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Thread: Knoppix 6.7.0: A View from the Forest

  1. #11
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    Quote Originally Posted by utu View Post
    Greetings again, Forester
    Hi utu,

    I quite liked your description (post #7, this thread) of what you want the first time I read it. It is a fair reflection of what I think we discussed way back when.

    I don't know that others will understand it quite the same way. Some might not recognise it as 'remastering', some might wonder what is so special about this set of requirements. I seem to remember KK himself wondering why bother.

    I still think you have a valid point to make but it needs to be able to made convincingly.

    When I think of what is involved in remastering I see a 'selection' of what to include, 'assembling' what is selected, 'generating' a new image from the assembly and, of course, 'testing, testing, testing'. Others might see it differently - they might include publishing the new image, for example. I think the process is iterative and I'd see testing as continual, rather than something that is done at the end.

    In the middle of all this, the 'generation' bit may not seem all that important but that was all we were really talking about. Perhaps our approach is a bit to simplistic. I don't think so but you would need to convince the skeptics.

    You start with a working LiveUSB installation. You use synaptic to add a few packages and may be remove a few others. That covers 'selection'. You've also covered 'assembly': everything is in your persistent store. You've been playing with the new packages as you've installed them. That covers 'testing' too (for all practical purposes). So all you need is the 'generation' bit and that isn't something you can do with a click or two of the mouse.

    This may not be 'remastering' as KK knows it but it seems to be a reasonable scenario (at least) for the 'ordinary' user's first attempts at remastering. I think there is a case of providing a simple (to use) tool for this.

    Do this make sense ? Is there any point in my continuing ? It only gets harder from here on.

    The next questions you might be asked as about the scope the method covers (like is this LiveUSB only ?). There is no problem with there being limitations but it helps if you know what they are. Open discussion may help widen the scope at little cost and bring others on board.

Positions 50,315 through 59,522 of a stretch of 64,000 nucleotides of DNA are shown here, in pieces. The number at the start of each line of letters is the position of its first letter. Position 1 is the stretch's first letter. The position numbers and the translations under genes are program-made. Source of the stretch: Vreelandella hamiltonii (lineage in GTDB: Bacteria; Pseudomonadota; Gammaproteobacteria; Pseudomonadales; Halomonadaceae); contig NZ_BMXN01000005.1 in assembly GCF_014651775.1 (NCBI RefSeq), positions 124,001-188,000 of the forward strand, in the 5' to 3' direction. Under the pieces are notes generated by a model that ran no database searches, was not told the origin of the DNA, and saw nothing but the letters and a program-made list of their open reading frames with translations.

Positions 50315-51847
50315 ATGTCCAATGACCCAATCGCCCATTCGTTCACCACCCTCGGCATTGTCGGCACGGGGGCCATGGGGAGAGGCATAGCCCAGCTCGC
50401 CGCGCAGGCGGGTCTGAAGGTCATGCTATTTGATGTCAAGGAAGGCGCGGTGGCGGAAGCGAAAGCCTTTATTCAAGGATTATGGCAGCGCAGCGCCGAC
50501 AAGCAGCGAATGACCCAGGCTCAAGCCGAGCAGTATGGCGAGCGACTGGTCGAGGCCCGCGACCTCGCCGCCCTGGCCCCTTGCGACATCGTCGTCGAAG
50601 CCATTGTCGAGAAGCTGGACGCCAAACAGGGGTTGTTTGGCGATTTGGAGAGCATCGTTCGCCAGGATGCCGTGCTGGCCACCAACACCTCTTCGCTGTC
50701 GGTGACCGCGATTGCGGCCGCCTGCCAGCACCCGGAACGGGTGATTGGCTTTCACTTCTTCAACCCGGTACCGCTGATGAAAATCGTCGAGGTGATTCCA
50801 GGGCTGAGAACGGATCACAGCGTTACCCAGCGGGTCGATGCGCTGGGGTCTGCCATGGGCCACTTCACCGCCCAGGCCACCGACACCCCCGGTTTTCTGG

P.S. Still interested in the special properties of ntfs for remastering.

  2. #12
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    Greetings, again Forester.

    Are we on the same wavelength again? I think so.
    The word 're-mastering' is itself a problem.

    I surely don't imply the process KK must go through to make a new version of Knoppix.
    Surely, he includes some new source compilation; I can forego that.
    He brings in new kernels and makes all the drivers that go with that.
    Lots of stuff I'm sure I don't even know about.
    I'm talking about things a non-pro user might want to tide himself over between
    official Knoppix versions. Something just little more elegant than persistence plus
    backup.

    What I would settle for in 'selection' might simply include a few Synaptic additions,
    some minor home-grown script additions, plus the sundry tweaks one puts into tailoring
    one's desktop. Nail these down and pack them into the compressed image. Have the
    option to store that as a snapshot on a liveCD as well as a LiveUSB. I don't find it
    useful to move all my stuff into VirtualBox or VMWare to try out new things, especially
    on a Windows workspace. Been there; done that.

    I have the feeling that handling Synaptic removal of things in KKs original compressed
    file may be off-limits for any simple solution. I can give that up. Or, I can try it and
    throw out the result and go back to a previous snapshot of everything that worked before.

    The 'testing' phase I use is just everyday use of my LiveUSB. Whatever works, I keep
    in persistence. If it doesn't work, I don't keep it. If it doesn't work and ruins my
    current LiveUSB, I back up to an earlier version for which I have a (compressed) copy
    of KNOPPIX-DATA that works and bring that in as update.tar.gz. Moving KNOPPIX-DATA into
    KNOPPIX occasionally would solve the back-up problem automatically, and more elegantly.

    I see 'Generating' as the neat scripts you and Capricorny and Werner use to re-generate
    a new KNOPPIX file from an old one plus the accumulated 'additions' in persistence.
    And re-plenishing the persistence file, of course.
    Creating such a script is beyond both my capabilities and interest, but I'd like to
    have the capability of such a script in my working LiveUSB. Here's my take on the
    possibilities I know about:

    The following table outlines my current estimate of the state of progress along these lines.
    It would have been a little prettier if odf formats were allowed on the forum.
    I will be glad to correct any errors in this representation.

    Code:
                                           
    iso Product  Workspace   Virtual     Infra-     Principle     LiveCD  LiveUSB  KK        KK
    Concept      Req'd?      Req'd?      Structure  Status        Product Product  Aware     Interest
    
    PCLinuxOS    No          Immaterial  Mandriva   In Practice   Yes     No       Probably  Prob Not